265748 Findings and Lessons Learned from a Health Impact Assessment (HIA) of AB 889, the California Domestic Worker Bill of Rights

Monday, October 29, 2012 : 2:30 PM - 2:50 PM

Megan E. Gaydos, MPH , Program on Health, Equity, and Sustainability, San Francisco Department of Public Health, San Francisco, CA
June Weintraub, ScD , Program on Health, Equity, and Sustainability, San Francisco Department of Public Health, San Francisco, CA
Cora Hoover, MD, MPH , Department of Public Health, San Mateo County, San Mateo, CA
Jessica Lynch, MPH, MCP , Consultant, Illinois Public Health Institute, Chicago, IL
Andrea Cristina Mercado , Lead Organizer/Political Education Director, Mujeres Unidas y Activas, San Francisco, CA
Rajiv Bhatia, MD, MPH , Occupational and Environmental Health, San Francisco Department of Public Health, San Francisco, CA
Health impact assessment (HIA) is a promising practice to systematically analyze potential health and equity impacts of proposed policies, plans, or projects. In the United States, HIA has been applied to proposed minimum wage and paid sick days laws, but had few applications to other labor policies.

In 2011, the San Francisco Department of Public Health (SFDPH) conducted a HIA of the Domestic Work Employee Equality, Fairness and Dignity Act (AB 889), state legislation that eliminates the exclusion of domestic workers from labor protections afforded other workers. The HIA focused on two of the twelve AB 889 provisions: sleep requirements for 24-hour caregivers and workers' compensation for currently excluded domestic workers.

The HIA considered evidence on the health value of proposed labor protections, the size and demographics of the California domestic worker population, their current working conditions and socio-economic vulnerabilities, and potential barriers to accessing those protections.

SFDPH found that many domestic workers work in isolated work environments, lack job training, and suffer from high rates of assault, back pain, overexertion, and other preventable occupational injuries. The HIA analysis found sufficient sleep reduces worker risk of pre-mature death, chronic disease, depression and occupational error, and access to workers' compensation can help prevent long-term disability and reduce job turnover. The synthesized research was used to predict the impacts of AB 889 on workers, clients and general population. This presentation will describe methods used, key findings, lessons learned and future opportunities to conduct similar labor HIAs on vulnerable worker populations.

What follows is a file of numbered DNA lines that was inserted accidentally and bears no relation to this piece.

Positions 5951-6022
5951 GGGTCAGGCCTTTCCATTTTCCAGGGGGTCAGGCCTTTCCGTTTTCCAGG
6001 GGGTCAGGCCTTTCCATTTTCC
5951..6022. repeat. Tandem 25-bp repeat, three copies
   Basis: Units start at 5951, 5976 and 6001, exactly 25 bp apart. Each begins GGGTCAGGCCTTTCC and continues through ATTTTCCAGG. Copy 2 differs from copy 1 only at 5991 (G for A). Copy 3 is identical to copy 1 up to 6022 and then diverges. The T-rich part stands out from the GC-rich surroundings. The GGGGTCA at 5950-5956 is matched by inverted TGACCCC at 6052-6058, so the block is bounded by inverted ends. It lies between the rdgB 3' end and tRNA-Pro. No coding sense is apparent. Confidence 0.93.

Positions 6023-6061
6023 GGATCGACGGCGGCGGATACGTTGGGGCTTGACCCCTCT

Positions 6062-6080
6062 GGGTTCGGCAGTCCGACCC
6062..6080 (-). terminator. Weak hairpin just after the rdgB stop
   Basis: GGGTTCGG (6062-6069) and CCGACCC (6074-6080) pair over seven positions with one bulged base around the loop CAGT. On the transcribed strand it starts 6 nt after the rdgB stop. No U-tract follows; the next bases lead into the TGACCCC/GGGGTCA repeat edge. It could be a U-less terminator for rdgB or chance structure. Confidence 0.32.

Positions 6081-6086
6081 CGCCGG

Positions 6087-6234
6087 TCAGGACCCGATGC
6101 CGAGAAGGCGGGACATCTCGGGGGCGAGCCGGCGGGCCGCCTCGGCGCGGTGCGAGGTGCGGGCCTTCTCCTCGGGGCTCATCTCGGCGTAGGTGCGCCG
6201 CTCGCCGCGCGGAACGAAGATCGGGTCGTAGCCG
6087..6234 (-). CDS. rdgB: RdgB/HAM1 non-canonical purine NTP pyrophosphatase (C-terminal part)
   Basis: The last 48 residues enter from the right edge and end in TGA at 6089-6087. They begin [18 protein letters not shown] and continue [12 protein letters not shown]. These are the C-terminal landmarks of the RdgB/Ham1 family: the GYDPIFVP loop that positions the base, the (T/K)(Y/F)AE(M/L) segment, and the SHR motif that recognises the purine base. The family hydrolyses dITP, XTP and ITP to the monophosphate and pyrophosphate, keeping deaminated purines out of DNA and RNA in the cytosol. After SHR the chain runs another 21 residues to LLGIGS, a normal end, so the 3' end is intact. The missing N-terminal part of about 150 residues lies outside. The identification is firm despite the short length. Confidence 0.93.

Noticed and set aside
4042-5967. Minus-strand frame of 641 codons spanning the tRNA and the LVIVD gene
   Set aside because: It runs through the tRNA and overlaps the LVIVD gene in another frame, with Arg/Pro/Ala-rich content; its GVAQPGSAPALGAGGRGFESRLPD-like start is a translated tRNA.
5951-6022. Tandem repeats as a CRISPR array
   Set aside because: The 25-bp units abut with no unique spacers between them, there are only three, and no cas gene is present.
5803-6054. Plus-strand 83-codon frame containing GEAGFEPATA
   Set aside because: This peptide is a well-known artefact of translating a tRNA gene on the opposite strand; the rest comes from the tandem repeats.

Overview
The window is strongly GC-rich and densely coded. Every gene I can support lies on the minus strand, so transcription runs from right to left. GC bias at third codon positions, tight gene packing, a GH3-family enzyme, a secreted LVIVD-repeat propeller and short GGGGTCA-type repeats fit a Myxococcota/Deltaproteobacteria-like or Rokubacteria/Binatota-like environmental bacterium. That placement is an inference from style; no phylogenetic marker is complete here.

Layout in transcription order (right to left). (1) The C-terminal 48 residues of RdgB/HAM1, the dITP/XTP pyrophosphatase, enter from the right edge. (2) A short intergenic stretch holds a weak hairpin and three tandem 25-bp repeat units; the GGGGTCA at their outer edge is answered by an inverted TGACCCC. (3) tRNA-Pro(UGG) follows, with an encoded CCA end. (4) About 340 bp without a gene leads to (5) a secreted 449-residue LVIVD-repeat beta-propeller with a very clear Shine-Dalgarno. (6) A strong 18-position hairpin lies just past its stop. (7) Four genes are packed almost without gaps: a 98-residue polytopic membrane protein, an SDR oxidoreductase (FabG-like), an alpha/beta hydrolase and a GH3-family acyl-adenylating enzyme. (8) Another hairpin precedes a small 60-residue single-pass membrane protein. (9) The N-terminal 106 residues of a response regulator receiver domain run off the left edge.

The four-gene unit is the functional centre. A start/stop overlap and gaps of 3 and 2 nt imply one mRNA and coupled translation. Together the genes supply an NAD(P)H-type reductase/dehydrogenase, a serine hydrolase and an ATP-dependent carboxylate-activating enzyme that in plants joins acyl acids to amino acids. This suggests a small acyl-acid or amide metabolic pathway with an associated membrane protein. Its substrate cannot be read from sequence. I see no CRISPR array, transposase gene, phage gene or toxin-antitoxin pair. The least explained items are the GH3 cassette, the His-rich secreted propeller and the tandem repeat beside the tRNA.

Learning Areas:
Conduct evaluation related to programs, research, and other areas of practice
Occupational health and safety
Other professions or practice related to public health
Public health or related laws, regulations, standards, or guidelines
Public health or related public policy
Public health or related research

Learning Objectives:
1) Explain how health impact assessment may be used to analyze the physical, mental, and community health impacts of proposed labor legislation 2) Describe four potential health impacts of requiring eight hours of sleep for 24-hour caregivers and providing workers’ compensation to domestic workers 3) Identify three lessons learned about analyzing data and assessing health impacts of a worker population largely excluded from labor and occupational health and safety laws

Keywords: Immigrant Women, Occupational Health

Presenting author's disclosure statement:

Qualified on the content I am responsible for because: I was the lead author of this health impact assessment (HIA) and held primary responsiblity for project coordination throughout the HIA. For the past five years, I have conducted and co-authored several research studies documenting conditions faced by immigrant workers in San Francisco and supported several policy initiatives to improve workplace conditions. I have co-authored five HIAs and facilitated numerous trainings on HIA methods and practice.
Any relevant financial relationships? No

I agree to comply with the American Public Health Association Conflict of Interest and Commercial Support Guidelines, and to disclose to the participants any off-label or experimental uses of a commercial product or service discussed in my presentation.